Samuel Taylor Coleridge (1772-1834): A much celebrated English romantic poet, Coleridge’s famous poems include The Rime of the Ancient Mariner, Kubla Khan and Christabel, amongst many others. Coleridge is widely credited for bringing the concept of ‘German Idealism’, a very important conceptual strand of the Romantic Movement, to England the concept of German idealism.
Lord Byron (1788-1824): This handsome English romantic poet was infamous for leading a flamboyant and extravagant lifestyle. He loved travelling across the length and breadth of Europe. His famous works included Don Juan, She Walks in Beauty and Childe Harold’s Pilgrimage.
Percy Bysshe Shelley (1792-1822): An English romantic poet, P.B. Shelley was a dear friend of John Keats. An out and out atheist, Shelley’s famous works include Prometheus Unbound, Queen Mab, and Adonais (which is considered to be his tribute to Keats).
John Keats (1795-1821): Arguably one of the greatest English poets of all time, his best-known works is Endymion: A Poetic Romance. Other famous poems written by him include When I Have Fears, Ode To A Nightingale, and Bright Star.
Walt Whitman (1819-1892): This American poet is known for Leaves of Grass, in which he introduced to the world a genre-defining new style of poetry. In America, Whitman was always regarded as the bridge between the two important and distinct movements of realism and transcendentalism.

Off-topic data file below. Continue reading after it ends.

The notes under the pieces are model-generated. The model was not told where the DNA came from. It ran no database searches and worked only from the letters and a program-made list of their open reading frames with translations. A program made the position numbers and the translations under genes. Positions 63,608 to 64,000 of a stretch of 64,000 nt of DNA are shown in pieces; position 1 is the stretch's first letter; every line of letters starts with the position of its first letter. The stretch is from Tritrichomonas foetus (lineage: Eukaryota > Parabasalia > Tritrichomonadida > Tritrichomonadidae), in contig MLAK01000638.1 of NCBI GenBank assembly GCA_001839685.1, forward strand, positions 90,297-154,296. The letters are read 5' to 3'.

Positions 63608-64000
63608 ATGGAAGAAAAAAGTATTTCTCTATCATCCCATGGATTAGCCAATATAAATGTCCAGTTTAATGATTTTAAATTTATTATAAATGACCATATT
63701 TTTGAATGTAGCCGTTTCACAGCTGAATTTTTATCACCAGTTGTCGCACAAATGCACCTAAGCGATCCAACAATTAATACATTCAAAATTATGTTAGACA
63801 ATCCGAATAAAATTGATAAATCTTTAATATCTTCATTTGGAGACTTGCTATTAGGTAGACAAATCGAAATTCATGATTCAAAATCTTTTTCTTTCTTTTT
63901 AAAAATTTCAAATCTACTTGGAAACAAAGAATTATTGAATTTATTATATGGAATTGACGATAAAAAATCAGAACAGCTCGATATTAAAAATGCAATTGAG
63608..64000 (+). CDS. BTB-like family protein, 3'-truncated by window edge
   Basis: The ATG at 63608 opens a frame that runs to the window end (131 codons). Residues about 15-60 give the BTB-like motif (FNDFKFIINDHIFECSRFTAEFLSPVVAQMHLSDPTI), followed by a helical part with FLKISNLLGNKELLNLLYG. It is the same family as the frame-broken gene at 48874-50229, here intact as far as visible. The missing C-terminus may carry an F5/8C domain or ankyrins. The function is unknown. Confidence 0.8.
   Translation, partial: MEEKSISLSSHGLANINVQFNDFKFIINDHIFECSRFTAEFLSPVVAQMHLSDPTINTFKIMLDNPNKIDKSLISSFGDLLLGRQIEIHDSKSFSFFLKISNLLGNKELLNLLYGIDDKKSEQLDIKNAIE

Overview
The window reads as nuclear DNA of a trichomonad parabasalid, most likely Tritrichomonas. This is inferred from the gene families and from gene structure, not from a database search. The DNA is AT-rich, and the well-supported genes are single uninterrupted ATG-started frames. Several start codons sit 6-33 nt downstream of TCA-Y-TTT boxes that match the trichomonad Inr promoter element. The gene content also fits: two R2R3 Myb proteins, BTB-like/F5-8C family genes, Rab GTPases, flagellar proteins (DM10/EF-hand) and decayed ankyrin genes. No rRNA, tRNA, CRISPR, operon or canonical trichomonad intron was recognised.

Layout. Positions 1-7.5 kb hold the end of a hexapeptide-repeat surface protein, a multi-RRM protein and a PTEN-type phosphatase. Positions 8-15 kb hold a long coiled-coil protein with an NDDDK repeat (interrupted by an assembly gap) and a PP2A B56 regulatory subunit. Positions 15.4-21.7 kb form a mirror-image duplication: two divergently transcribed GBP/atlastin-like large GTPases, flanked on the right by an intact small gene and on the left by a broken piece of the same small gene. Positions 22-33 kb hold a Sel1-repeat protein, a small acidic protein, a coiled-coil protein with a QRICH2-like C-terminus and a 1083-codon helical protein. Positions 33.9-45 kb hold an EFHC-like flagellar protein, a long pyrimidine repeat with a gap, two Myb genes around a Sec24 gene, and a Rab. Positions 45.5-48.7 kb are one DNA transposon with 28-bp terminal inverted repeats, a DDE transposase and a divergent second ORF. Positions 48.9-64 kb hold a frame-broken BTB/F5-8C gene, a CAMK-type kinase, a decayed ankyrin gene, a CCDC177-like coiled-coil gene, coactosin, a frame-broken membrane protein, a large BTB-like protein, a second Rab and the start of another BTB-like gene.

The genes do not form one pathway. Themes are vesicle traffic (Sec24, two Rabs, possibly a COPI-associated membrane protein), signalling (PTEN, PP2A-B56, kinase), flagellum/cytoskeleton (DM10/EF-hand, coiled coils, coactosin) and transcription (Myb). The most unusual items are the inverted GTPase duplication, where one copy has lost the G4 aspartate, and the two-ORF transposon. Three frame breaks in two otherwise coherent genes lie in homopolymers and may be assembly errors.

Emily Dickinson (1830-1886): An American female poet, Dickinson led a very secluded lifestyle. She was rumored to be clinically depressed and left a legacy of numerous short and vivid poems which often dealt with the contrasting themes of death and immortality.
William Blake (1757-1827): If truth be told, it would be unfair to just label Black as a painter only. Also, a renowned poet and mystic, Blake wrote the highly influential Songs of Innocence, and Songs of Experience. As a painter, he was famous for his morbid depictions and whimsical themes.
Francisco José de Goya (1746-1828): A Spanish romantic painter, De Goya combined the classical style of the old classical masters with a new realism and imagination.
Romanticism left an indelible mark on literature, visual arts and music, while also impacting the natural and social sciences. It had a profound effect on the political scenario of that age too with romantic writers and thinkers shedding their influence on liberalism, radicalism and nationalism.
There is no doubt that Romanticism played a crucial role in shaping not only literature, visual and performing arts, but also the manner in which we live our life even today.